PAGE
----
The Half orc fighter.
Job: Looking to be an escort for a caravan, guard duty, that type of stuff.
Family: Abusive father. Ran away recently. No friends otherwise.
Life view: They’ve never really had any good social contact, but the one thing they understand is hurting others, so that’s good enough. No real other reason to live, just taking it day to day.
Physical aspects: Strong, but no body fat from a life of living on next to no food. Always glares, when he smiles it’s obvious that his eyes aren’t following suit. Armor he wears is rusted to hell, no personal flair at all, just utilitarian.
Job: Worked in a temple for many years, before settling out to be a traveling missionary.
Family: Good family, merchant line. He decided to join the church with their blessing at an early age and that became his life. He’s got a lot of friends in the order, and is held in good esteem.
Life view: Even though he’s got this great life as a well respected clergyman, he’s having a crisis of faith. The closeness to his god he felt growing up is completely gone, and he keeps that to himself.
Physical aspects: Spotless robes. He keeps himself immaculately cared for and is by all appearances a paragon of faith.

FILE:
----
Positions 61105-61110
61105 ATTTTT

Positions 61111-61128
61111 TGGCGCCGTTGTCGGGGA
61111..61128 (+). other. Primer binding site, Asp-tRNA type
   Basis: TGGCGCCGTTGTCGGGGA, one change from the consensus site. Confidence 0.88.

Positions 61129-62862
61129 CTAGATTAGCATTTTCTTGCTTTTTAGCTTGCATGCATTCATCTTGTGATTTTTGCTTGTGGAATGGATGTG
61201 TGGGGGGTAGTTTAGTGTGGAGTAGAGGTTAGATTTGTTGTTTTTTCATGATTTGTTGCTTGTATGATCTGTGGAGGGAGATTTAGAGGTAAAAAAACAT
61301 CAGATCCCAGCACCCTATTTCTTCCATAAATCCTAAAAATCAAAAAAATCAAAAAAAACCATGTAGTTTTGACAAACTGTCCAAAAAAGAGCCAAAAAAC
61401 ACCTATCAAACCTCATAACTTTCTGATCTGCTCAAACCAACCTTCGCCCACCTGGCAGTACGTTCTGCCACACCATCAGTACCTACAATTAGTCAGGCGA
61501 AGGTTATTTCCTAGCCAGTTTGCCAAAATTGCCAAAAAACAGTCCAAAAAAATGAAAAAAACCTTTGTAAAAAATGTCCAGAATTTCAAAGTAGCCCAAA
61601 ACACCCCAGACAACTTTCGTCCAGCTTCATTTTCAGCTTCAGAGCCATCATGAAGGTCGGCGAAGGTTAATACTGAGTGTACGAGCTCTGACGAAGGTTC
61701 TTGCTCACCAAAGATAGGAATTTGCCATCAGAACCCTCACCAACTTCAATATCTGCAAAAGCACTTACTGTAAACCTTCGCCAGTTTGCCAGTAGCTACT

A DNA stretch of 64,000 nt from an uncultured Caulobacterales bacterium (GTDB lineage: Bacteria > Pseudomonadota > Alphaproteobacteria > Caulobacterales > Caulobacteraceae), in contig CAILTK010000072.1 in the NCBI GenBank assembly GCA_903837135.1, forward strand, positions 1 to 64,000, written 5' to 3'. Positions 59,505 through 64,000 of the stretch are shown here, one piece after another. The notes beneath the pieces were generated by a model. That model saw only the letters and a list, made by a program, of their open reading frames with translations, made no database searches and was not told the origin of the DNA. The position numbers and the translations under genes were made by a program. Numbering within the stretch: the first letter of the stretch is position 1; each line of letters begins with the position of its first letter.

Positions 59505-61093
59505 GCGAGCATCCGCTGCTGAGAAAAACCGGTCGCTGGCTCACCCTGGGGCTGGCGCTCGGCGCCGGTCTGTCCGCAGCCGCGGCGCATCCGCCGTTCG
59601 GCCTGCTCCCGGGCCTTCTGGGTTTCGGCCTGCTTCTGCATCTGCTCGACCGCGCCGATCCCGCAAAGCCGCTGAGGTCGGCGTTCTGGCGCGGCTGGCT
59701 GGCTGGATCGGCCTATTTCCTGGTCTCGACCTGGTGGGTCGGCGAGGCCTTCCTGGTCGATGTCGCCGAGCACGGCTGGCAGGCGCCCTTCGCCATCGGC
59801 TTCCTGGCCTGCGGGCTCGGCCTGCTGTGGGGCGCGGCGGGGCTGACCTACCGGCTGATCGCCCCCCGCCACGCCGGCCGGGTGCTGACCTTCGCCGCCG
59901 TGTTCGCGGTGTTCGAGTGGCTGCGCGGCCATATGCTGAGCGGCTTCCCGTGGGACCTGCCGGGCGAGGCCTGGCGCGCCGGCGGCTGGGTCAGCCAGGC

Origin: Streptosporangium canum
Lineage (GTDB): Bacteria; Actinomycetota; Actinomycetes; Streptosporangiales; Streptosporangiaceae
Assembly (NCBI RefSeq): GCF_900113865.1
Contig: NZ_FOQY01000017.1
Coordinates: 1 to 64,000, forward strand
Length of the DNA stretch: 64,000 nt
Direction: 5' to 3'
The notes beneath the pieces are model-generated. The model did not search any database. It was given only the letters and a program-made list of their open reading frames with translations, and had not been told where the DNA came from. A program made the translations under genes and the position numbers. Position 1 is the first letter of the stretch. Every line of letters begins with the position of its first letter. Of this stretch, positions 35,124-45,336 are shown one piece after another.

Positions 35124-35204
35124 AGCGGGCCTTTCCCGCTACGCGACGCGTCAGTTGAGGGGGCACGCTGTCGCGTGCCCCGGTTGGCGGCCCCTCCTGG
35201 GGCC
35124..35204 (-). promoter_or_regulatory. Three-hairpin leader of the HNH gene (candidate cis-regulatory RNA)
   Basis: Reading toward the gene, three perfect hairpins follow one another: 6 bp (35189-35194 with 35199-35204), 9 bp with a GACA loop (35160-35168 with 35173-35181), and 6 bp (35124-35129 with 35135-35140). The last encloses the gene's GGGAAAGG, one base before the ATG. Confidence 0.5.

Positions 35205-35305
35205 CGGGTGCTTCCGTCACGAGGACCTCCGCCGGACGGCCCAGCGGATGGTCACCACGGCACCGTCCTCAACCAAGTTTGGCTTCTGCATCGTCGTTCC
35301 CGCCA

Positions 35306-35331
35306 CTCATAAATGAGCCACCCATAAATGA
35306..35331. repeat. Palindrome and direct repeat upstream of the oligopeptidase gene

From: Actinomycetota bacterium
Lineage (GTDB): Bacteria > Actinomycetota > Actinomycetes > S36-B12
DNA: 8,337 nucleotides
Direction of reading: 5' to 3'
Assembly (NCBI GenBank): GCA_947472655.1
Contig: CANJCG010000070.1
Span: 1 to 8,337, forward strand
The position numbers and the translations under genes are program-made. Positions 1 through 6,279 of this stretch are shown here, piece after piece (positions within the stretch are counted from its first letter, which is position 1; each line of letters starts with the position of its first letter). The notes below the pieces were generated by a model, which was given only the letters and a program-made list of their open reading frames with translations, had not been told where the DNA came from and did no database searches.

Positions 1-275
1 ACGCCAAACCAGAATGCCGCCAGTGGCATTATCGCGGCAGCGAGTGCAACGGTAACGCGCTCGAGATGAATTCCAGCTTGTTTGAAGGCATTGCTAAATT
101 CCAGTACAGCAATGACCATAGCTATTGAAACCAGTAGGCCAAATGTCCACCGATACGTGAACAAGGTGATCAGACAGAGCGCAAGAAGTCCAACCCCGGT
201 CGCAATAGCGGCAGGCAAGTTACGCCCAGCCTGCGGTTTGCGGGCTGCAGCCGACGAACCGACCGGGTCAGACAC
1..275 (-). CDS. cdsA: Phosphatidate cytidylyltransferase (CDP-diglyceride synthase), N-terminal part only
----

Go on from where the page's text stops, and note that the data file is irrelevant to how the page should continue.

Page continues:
Sickly looking. While he’s not quite sick, his illness if faith shows on his face and movements.
Shaved head. Doesn’t look good on him, and he’s not losing his hair, but he shaves his head as a sort of atonement.
I had a thief I based on Edward Snowden, a mage with low self esteem and an anxiety disorder, a recovering alcoholic Paladin, and a few other characters. Just over the course of a short walk, I came up with these characters using these ideas, and perhaps in my next game, I’ll have the players try doing this themselves. The big question then becomes, is it better to create a character and have him experience the game, or let the experience of the game shape the player? (Or are both things valid, and it’s ultimately based on the personality of the player and the world they’re in. Probably that one.)
Anyway, I’ve got to go back to figuring out this random city generation thing…